led multicentre randomised controlled trials; international trials were
co-chaired by Fox with international investigators.
Reach: Global; guideline changes in Europe and USA; applies to the
up to 5% of the population who have ACS.
Research at the University of Nottingham has defined the clinical
phenotype and management of lymphangioleiomyomatosis, a rare and often
fatal multisystem disease affecting 1 in 200,000 women worldwide. The
group has led the development and evaluation of new therapies and
diagnostic strategies which are now part of routine clinical care. The
research has underpinned the transformation of this previously under
recognised and untreatable disease into a condition recognised by
respiratory physicians, with international clinical guidelines, patient
registries, clinical trials, specific treatments and a UK specialist
Patients with evidence of heart failure following acute myocardial
infarction (AMI) have a particularly poor prognosis, with substantially
increased risk of death and subsequent cardiovascular events. The Acute
Infarct Ramipril Efficacy (AIRE) Randomised Controlled Trial (RCT) was an
international trial designed and led by the University of Leeds. AIRE
demonstrated, for the first time, that early treatment of patients with
clinical evidence of heart failure following AMI with the angiotensin
converting enzyme inhibitor (ACEI) ramipril significantly improved
survival and quality of life compared with placebo treated patients. The
strategy of early initiation of ACEI is now a cornerstone in the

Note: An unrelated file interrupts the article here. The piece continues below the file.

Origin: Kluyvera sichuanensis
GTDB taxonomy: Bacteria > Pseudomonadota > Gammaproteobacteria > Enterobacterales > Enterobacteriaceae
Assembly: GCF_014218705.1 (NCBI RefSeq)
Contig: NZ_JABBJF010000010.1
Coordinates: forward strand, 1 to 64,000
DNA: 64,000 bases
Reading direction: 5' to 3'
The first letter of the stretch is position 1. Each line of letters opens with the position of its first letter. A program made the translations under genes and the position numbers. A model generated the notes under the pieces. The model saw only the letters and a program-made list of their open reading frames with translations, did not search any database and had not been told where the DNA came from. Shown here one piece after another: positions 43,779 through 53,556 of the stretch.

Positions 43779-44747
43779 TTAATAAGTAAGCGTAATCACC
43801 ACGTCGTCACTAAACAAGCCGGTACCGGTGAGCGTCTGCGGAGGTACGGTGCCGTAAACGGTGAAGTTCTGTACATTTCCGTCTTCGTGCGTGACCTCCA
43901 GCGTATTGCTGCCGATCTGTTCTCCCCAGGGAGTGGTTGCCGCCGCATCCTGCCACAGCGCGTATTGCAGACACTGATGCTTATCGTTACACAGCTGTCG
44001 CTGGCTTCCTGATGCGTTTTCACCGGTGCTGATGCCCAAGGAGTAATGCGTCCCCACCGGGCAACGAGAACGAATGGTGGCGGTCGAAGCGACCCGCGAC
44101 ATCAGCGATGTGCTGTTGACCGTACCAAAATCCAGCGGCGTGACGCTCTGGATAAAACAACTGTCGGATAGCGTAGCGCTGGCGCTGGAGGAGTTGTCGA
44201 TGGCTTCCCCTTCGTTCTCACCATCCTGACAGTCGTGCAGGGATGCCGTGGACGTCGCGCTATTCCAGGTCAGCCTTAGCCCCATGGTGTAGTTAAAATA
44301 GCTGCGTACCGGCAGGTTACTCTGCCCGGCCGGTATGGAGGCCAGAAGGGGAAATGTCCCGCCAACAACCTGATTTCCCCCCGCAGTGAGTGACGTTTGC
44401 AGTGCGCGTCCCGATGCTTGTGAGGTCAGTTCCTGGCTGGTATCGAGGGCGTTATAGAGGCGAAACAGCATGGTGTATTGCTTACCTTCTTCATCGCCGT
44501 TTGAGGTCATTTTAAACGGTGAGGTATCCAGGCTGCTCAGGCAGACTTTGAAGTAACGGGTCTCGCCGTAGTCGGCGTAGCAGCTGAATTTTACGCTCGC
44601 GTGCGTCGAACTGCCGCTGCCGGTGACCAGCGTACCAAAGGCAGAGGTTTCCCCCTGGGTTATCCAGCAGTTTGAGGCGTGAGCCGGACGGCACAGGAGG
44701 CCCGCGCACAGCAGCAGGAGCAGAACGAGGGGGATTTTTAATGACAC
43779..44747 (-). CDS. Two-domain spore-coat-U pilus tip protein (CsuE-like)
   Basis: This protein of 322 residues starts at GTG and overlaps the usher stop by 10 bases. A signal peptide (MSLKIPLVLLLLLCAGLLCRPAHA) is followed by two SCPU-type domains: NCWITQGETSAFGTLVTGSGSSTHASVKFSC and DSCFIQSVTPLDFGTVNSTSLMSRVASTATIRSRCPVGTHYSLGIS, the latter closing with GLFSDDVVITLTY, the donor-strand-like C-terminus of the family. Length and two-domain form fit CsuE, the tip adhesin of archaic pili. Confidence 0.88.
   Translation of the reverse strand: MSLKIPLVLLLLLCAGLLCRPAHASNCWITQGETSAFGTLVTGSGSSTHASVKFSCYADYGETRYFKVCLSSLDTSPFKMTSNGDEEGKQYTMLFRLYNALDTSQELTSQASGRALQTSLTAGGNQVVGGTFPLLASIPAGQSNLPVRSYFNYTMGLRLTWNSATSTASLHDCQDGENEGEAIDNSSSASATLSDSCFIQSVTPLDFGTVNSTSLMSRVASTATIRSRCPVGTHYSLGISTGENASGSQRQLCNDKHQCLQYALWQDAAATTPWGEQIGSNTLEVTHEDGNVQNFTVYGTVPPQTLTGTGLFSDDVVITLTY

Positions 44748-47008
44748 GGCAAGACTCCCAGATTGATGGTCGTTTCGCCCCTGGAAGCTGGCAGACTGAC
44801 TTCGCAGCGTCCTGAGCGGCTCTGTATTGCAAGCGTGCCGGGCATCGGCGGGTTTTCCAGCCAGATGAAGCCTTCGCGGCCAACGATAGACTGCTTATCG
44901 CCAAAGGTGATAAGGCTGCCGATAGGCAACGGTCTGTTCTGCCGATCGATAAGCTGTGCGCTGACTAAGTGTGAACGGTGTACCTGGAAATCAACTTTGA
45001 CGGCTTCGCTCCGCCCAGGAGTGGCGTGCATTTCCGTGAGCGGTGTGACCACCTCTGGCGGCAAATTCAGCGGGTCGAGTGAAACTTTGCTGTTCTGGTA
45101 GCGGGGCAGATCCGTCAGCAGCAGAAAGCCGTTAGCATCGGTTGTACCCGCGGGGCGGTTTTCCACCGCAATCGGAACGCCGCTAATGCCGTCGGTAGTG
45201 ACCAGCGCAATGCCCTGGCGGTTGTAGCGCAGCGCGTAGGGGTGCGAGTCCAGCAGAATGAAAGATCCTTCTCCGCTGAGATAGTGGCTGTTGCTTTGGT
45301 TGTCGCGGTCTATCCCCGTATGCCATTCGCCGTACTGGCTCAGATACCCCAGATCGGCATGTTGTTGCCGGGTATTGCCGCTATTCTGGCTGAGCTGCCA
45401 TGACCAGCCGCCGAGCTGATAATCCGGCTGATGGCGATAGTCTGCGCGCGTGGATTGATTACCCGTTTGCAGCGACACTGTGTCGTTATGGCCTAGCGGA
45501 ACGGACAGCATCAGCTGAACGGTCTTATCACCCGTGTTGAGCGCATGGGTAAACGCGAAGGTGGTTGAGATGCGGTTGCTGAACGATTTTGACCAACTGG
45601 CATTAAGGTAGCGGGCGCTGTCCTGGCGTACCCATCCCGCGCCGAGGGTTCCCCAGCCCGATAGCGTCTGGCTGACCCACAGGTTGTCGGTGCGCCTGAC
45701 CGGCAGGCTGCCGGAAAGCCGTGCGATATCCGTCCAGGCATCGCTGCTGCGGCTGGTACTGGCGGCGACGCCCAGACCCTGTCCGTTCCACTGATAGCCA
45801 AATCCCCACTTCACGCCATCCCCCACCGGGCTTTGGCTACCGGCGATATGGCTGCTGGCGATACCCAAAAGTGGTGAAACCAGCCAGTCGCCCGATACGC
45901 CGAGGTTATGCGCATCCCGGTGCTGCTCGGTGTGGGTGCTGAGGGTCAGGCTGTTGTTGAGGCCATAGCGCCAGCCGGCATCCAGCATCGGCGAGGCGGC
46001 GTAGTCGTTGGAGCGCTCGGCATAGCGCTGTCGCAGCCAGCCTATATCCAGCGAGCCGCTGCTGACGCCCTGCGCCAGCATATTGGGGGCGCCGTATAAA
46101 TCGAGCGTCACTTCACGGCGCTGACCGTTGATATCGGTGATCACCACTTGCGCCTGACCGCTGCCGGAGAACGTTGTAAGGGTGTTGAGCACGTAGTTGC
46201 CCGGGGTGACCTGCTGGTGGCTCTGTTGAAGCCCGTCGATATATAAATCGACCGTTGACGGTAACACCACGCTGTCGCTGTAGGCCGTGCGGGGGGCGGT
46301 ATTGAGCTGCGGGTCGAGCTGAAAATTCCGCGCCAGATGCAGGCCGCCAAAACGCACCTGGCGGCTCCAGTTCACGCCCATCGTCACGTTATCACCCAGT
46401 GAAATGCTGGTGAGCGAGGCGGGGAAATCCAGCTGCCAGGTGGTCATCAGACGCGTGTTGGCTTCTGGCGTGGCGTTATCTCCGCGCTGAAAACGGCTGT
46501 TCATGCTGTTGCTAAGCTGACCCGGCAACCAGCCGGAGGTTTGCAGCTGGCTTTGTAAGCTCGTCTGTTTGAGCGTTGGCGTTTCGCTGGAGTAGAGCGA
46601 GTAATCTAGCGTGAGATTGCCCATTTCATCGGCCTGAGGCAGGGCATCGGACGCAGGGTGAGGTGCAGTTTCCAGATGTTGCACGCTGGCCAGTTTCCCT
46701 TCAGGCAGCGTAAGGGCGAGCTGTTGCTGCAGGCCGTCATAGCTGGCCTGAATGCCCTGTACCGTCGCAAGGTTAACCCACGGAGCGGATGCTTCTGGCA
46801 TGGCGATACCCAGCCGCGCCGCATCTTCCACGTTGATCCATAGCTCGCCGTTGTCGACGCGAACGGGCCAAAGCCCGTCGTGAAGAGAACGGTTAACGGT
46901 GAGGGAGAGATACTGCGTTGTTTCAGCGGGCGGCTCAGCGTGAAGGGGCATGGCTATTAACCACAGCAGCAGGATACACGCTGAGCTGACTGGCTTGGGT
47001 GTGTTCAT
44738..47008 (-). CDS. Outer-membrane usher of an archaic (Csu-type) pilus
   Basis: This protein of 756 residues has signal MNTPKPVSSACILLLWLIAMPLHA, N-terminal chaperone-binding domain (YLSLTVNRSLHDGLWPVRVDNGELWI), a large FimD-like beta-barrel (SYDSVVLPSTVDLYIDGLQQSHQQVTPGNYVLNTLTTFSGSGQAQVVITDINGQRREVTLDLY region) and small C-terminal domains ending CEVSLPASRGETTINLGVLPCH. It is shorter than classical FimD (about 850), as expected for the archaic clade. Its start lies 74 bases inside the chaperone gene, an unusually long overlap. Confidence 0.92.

management of patients suffering from AMI, leading to a global improvement
in post-AMI outcomes.
Impact: Health and welfare; public health studies in Sri Lanka and
clinical trials in a cohort of
35,000 pesticide self-poisoning patients have led to the withdrawal of
high-dose pralidoxime as a
WHO-recommended treatment and bans of three toxic pesticides in Sri Lanka.
Significance: Resultant changes in clinical practice and pesticide
regulation have saved 3000
lives in the last four years in Sri Lanka alone; in the rest of Asia many
times this as local guidelines
and practice have changed.
Beneficiaries: Patients and communities, healthcare providers,
Attribution: Studies designed and led, with international
collaborators, by Michael Eddleston,
Reach: International, particularly Asia, changes in WHO and
international guidelines on pesticide
Our research on brain/B-type naturietic peptide (BNP) has helped to
diagnose both types of heart failure (systolic and diastolic heart
failure) and to identify high-risk aortic stenosis patients for surgery.
We were first to demonstrate the value of BNP as a biomarker for left
ventricular systolic dysfunction, isolated diastolic dysfunction and for
aortic stenosis. BNP testing is now recommended in Guidelines as a
screening test for patients with suspected heart failure (Class I
recommendation) and in the current European Society of Cardiology
consensus statement for diagnosis of diastolic heart failure. The European
Society of Cardiology Guidelines have also introduced BNP testing in the
management of patients with aortic stenosis (Class IIb recommendation).
Basic molecular genetic research undertaken over the last 20 years by UCL
Cardiovascular Genetics has had a significant impact on the identification
and treatment of patients with familial hypercholesterolaemia (FH). We
have developed DNA testing methods in the three genes currently known to
cause FH and have established DNA diagnostic protocols which are now in
wide use throughout the UK. As a direct consequence of our work, we
estimate that up to 3,000 FH patients in the UK have had their diagnosis
of FH confirmed by a DNA test. Our work led to the National Institute of
Health and Clinical Excellence (NICE) in 2008 strongly recommending DNA
and cascade testing and early treatment with high intensity statins, and
furthermore, the inclusion of FH checks in the NHS's Vascular Checks